By Lydia Gichuki
With a shortage of maize looming, farmers are turning to test kits to isolate grain that has been contaminated by aflatoxins and help save the remainder of their crops.
The World Health Organisation estimates that about a quarter of all food produced globally is destroyed every year because of aflatoxin contamination. The fungus, which flourishes in damp post-harvest conditions, causes cancer, liver failure and weakened immunity in humans and animals, and Kenya has been found to be the world’s top hotspot for the toxin.
As a result, many Kenyan farmers are now treating their soils with Aflasafe to try and lower the aflatoxins in farms. It is also possible to use fungicides and preservatives to reduce the fungal growth. But the best way to prevent the growth is by drying the maize grain at speed, which is not always possible in Kenya’s sometimes damp conditions, and has been made particularly difficult in recent months by the country’s extended rainy seasons.
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Earlier this year, the country lost 10,000 hectares of cropland to the high rainfall during the 2019 November short rains, which continued into the harvesting season for maize in January and February, according to the Ministry of Agriculture. More crops were lost as the maize did not have adequate time to dry, causing high levels of aflatoxins.
The kits allow farmers to test for aflatoxin levels in maize on their farms without taking it to government laboratories and private labs. They can also help prevent loss, by equipping farmers to test immediately after harvesting and prevent cross-contamination with maize harvested earlier or later that is uncontaminated.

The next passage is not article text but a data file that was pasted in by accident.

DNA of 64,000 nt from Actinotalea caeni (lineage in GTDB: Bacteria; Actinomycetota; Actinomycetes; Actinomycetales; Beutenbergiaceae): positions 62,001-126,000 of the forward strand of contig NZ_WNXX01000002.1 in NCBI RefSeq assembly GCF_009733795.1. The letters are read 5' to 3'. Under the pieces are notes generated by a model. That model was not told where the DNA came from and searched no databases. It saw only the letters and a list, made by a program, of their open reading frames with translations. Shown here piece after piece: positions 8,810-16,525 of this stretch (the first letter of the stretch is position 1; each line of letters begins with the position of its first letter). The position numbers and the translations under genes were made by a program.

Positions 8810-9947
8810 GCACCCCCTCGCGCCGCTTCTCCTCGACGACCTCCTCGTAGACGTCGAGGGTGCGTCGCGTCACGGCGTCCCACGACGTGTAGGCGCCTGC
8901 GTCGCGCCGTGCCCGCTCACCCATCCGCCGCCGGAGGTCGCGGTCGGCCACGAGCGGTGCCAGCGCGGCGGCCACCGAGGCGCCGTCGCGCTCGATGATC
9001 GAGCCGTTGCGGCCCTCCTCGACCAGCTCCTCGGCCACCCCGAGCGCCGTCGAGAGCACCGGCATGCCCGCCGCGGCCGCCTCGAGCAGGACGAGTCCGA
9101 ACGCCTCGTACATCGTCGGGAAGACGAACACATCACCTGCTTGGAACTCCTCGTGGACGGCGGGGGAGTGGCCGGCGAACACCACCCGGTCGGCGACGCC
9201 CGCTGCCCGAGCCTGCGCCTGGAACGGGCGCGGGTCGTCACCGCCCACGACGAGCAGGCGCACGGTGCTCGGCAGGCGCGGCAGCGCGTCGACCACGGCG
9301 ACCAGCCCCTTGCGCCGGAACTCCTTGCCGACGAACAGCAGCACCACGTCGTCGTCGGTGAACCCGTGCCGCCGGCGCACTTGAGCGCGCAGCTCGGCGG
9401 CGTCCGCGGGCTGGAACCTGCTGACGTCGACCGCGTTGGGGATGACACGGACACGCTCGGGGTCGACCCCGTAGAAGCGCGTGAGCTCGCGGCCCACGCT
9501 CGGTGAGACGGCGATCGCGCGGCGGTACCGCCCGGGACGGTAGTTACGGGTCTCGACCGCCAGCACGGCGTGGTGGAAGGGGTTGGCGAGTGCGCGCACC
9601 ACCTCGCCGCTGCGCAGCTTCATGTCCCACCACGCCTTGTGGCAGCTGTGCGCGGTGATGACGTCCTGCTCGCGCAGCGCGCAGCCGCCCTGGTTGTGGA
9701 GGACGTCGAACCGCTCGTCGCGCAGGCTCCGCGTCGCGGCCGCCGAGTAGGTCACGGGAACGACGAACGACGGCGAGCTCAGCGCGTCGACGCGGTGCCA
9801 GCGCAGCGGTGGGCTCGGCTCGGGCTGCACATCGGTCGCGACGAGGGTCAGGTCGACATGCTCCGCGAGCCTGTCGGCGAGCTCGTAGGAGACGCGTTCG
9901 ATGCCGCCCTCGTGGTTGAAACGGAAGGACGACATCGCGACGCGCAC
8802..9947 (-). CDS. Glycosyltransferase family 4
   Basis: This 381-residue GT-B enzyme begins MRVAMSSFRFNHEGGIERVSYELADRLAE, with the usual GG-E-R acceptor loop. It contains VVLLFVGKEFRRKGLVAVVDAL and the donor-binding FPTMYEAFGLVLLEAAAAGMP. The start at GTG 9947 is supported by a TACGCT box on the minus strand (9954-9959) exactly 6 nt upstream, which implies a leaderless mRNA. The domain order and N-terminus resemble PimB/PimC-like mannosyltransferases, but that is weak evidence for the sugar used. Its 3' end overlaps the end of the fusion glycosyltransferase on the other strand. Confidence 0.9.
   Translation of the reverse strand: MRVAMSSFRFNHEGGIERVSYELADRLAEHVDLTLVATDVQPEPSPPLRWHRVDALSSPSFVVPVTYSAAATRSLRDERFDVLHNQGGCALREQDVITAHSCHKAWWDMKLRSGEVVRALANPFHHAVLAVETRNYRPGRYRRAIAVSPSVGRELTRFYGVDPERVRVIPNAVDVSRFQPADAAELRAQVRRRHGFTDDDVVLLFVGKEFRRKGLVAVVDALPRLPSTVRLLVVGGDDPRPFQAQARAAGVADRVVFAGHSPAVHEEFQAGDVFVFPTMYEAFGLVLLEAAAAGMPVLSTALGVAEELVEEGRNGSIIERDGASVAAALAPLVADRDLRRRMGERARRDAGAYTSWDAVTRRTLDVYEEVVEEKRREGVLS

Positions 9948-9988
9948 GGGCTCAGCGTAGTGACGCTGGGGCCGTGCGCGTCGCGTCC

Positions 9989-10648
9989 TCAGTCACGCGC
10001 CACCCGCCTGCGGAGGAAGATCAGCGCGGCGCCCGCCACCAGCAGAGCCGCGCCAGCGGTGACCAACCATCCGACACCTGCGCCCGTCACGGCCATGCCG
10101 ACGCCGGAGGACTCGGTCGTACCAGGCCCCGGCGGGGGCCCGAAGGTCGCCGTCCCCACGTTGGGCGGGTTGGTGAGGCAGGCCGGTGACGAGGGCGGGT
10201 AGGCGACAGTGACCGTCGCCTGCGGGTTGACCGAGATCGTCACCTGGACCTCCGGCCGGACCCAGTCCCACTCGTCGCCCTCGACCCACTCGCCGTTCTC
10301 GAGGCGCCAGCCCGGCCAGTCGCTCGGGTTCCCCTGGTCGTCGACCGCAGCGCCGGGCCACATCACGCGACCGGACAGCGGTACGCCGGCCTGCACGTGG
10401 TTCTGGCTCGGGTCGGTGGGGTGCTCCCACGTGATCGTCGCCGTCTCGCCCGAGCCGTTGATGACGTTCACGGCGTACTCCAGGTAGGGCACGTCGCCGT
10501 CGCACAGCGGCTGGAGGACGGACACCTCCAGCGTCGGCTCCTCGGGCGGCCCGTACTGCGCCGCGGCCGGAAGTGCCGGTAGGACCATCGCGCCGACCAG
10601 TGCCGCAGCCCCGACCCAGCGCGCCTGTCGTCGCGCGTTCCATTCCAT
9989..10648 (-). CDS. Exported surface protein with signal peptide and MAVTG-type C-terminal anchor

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Rachel Wangui of FnS Scientific says there are two kits available in Kenya, the Elisa lab for big millers and a test strip format that for farmers in the field. The test strip tests cost Sh5,000 plus VAT and come with a portable reading machine called Raptor, which is an integrated analysis platform, an extraction solvent, ethanol, and 48 strips.
The strip tests provide a far cheaper option for farmers, equating to about Sh900 per test across multiple testing points, compared with a cost of Sh2,500 to Sh3,000 for a single test in a laboratory.
“The number of tests carried out is dependent on the quantity of the maize, because a representative sample must be sampled. For instance, if the maize is stored in a room, a sample must be taken from the four corners in the room, at the centre and from the one hugged, because the levels are heterogeneous. This can be expensive for any farmer to have tests done in a laboratory,” said Wangui.
It also only takes six minutes for the strips to give a result, compared to two or more days when the tests are carried out in a laboratory.
No technical skills are needed to do or interpret the results, with the legal level of aflatoxin in grain set at less than 10 parts per billion (ppb).
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To measure the level of aflatoxins, the maize is ground then ethanol is added to extract the aflatoxin and then placed on the strip, which is then placed inside the Raptor machine, which gives a quantitative result, for instance 10ppb, or 20ppb or more.
Aflatoxins tend to contaminate plants that have already been weakened by other factors, such as drought or pests. Therefore, it is important for farmers to know how they can prevent grain loss.
Pre-harvesting, farmers should plant seeds that are resistant to diseases, pests and drought, with preference for seeds that germinate and grow rapidly, and apply Aflasafe two weeks prior to flowering. Crop rotation also helps break pest and disease cycles and improve soil fertility, as do soil additions, such as manure or lime, and timely planting to avoid mid- and late-season drought.
Post-harvesting, farmers should sort out and remove all damaged, mouldy, and shrunken grains. This sorting reduces aflatoxins level by 40 per cent to 80 per cent, and is therefore often critical to saving the rest of the crop.
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The grains should then be dried well, ideally by ensuring they are dried in direct sunlight, covered in the evening and dried on ground that has been cleaned. Farmers need to ensure the moisture of the grain is below 13.5 per cent before storage.